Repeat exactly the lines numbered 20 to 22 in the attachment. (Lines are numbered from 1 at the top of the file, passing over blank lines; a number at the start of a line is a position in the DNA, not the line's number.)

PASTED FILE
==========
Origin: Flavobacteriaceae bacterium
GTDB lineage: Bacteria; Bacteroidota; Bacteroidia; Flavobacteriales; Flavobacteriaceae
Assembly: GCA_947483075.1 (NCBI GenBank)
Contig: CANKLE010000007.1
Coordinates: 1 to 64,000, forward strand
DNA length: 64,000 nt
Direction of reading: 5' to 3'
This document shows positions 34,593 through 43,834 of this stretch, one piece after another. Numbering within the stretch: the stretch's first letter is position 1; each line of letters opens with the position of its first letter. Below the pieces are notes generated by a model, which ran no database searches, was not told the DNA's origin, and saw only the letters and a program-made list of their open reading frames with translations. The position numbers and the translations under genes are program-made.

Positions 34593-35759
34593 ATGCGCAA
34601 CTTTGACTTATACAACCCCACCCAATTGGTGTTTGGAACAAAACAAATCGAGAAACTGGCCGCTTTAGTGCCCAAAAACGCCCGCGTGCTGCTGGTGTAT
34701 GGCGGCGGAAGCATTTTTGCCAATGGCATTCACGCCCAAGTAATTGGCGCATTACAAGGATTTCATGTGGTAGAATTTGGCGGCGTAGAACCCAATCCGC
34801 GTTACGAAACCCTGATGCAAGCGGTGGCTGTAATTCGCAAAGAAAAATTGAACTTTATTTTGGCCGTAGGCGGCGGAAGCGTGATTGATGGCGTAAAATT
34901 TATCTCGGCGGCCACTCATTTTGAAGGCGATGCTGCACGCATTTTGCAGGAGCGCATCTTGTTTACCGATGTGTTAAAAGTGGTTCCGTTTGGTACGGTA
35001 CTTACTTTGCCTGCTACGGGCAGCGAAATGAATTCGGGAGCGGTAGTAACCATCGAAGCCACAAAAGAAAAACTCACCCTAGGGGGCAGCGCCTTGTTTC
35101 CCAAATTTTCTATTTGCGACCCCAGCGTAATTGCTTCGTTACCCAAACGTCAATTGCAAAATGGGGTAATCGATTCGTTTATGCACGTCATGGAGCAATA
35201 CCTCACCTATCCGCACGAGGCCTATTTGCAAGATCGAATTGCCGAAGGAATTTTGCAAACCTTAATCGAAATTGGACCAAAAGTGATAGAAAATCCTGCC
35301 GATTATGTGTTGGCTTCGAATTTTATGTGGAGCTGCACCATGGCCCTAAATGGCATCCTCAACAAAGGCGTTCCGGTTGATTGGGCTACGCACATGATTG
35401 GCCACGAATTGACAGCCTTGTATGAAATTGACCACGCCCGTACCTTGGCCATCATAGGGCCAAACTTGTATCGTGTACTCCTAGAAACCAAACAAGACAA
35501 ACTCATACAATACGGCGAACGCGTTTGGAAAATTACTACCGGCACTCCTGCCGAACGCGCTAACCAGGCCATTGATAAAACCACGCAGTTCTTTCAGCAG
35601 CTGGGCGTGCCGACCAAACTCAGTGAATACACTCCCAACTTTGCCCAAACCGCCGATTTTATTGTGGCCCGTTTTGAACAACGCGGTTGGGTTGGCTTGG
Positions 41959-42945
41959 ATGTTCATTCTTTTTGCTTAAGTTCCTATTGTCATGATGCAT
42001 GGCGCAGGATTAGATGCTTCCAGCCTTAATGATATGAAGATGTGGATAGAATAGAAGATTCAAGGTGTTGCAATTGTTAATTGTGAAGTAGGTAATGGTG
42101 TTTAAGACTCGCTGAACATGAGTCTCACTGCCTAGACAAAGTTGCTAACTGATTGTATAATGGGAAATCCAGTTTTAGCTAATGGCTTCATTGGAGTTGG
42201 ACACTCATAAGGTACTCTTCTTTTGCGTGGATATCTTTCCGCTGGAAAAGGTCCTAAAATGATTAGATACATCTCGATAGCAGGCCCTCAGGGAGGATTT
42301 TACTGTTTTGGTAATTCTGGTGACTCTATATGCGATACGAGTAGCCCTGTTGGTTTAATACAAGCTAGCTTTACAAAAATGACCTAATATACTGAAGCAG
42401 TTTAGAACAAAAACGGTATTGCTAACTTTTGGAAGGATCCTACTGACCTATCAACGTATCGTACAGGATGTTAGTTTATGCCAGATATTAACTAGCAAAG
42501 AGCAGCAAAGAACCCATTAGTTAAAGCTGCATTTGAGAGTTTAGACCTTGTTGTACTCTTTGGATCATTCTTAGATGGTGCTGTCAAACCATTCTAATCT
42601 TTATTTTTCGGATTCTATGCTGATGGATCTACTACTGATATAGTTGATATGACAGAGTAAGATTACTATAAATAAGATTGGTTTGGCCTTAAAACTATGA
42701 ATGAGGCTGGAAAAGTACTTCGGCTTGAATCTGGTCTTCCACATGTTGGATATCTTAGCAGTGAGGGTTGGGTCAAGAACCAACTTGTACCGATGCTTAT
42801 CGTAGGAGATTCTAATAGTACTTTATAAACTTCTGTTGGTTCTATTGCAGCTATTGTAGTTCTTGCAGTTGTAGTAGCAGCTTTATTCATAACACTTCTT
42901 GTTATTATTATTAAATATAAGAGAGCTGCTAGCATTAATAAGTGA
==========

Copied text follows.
35501 ACTCATACAATACGGCGAACGCGTTTGGAAAATTACTACCGGCACTCCTGCCGAACGCGCTAACCAGGCCATTGATAAAACCACGCAGTTCTTTCAGCAG
35601 CTGGGCGTGCCGACCAAACTCAGTGAATACACTCCCAACTTTGCCCAAACCGCCGATTTTATTGTGGCCCGTTTTGAACAACGCGGTTGGGTTGGCTTGG
Positions 41959-42945